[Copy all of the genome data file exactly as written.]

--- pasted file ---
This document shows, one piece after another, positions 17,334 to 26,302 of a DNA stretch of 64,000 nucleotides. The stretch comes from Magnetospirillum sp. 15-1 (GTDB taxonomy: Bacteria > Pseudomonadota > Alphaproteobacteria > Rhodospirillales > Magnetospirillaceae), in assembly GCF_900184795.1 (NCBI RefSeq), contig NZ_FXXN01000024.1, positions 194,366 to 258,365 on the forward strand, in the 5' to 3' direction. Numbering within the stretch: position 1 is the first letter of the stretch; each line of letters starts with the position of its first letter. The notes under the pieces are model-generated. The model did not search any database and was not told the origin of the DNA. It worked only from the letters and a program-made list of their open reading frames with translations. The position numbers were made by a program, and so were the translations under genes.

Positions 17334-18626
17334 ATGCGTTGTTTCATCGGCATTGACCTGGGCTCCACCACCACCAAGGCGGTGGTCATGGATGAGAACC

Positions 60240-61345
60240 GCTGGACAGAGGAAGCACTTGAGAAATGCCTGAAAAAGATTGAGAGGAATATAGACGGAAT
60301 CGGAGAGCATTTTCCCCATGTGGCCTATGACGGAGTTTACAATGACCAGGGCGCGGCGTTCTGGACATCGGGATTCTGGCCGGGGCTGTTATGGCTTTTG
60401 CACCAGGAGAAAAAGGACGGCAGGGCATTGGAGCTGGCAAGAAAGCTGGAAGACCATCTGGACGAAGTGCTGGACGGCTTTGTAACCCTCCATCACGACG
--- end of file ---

This document shows, one piece after another, positions 17,334 to 26,302 of a DNA stretch of 64,000 nucleotides. The stretch comes from Magnetospirillum sp. 15-1 (GTDB taxonomy: Bacteria > Pseudomonadota > Alphaproteobacteria > Rhodospirillales > Magnetospirillaceae), in assembly GCF_900184795.1 (NCBI RefSeq), contig NZ_FXXN01000024.1, positions 194,366 to 258,365 on the forward strand, in the 5' to 3' direction. Numbering within the stretch: position 1 is the first letter of the stretch; each line of letters starts with the position of its first letter. The notes under the pieces are model-generated. The model did not search any database and was not told the origin of the DNA. It worked only from the letters and a program-made list of their open reading frames with translations. The position numbers were made by a program, and so were the translations under genes.

Positions 17334-18626
17334 ATGCGTTGTTTCATCGGCATTGACCTGGGCTCCACCACCACCAAGGCGGTGGTCATGGATGAGAACC

Positions 60240-61345
60240 GCTGGACAGAGGAAGCACTTGAGAAATGCCTGAAAAAGATTGAGAGGAATATAGACGGAAT
60301 CGGAGAGCATTTTCCCCATGTGGCCTATGACGGAGTTTACAATGACCAGGGCGCGGCGTTCTGGACATCGGGATTCTGGCCGGGGCTGTTATGGCTTTTG
60401 CACCAGGAGAAAAAGGACGGCAGGGCATTGGAGCTGGCAAGAAAGCTGGAAGACCATCTGGACGAAGTGCTGGACGGCTTTGTAACCCTCCATCACGACG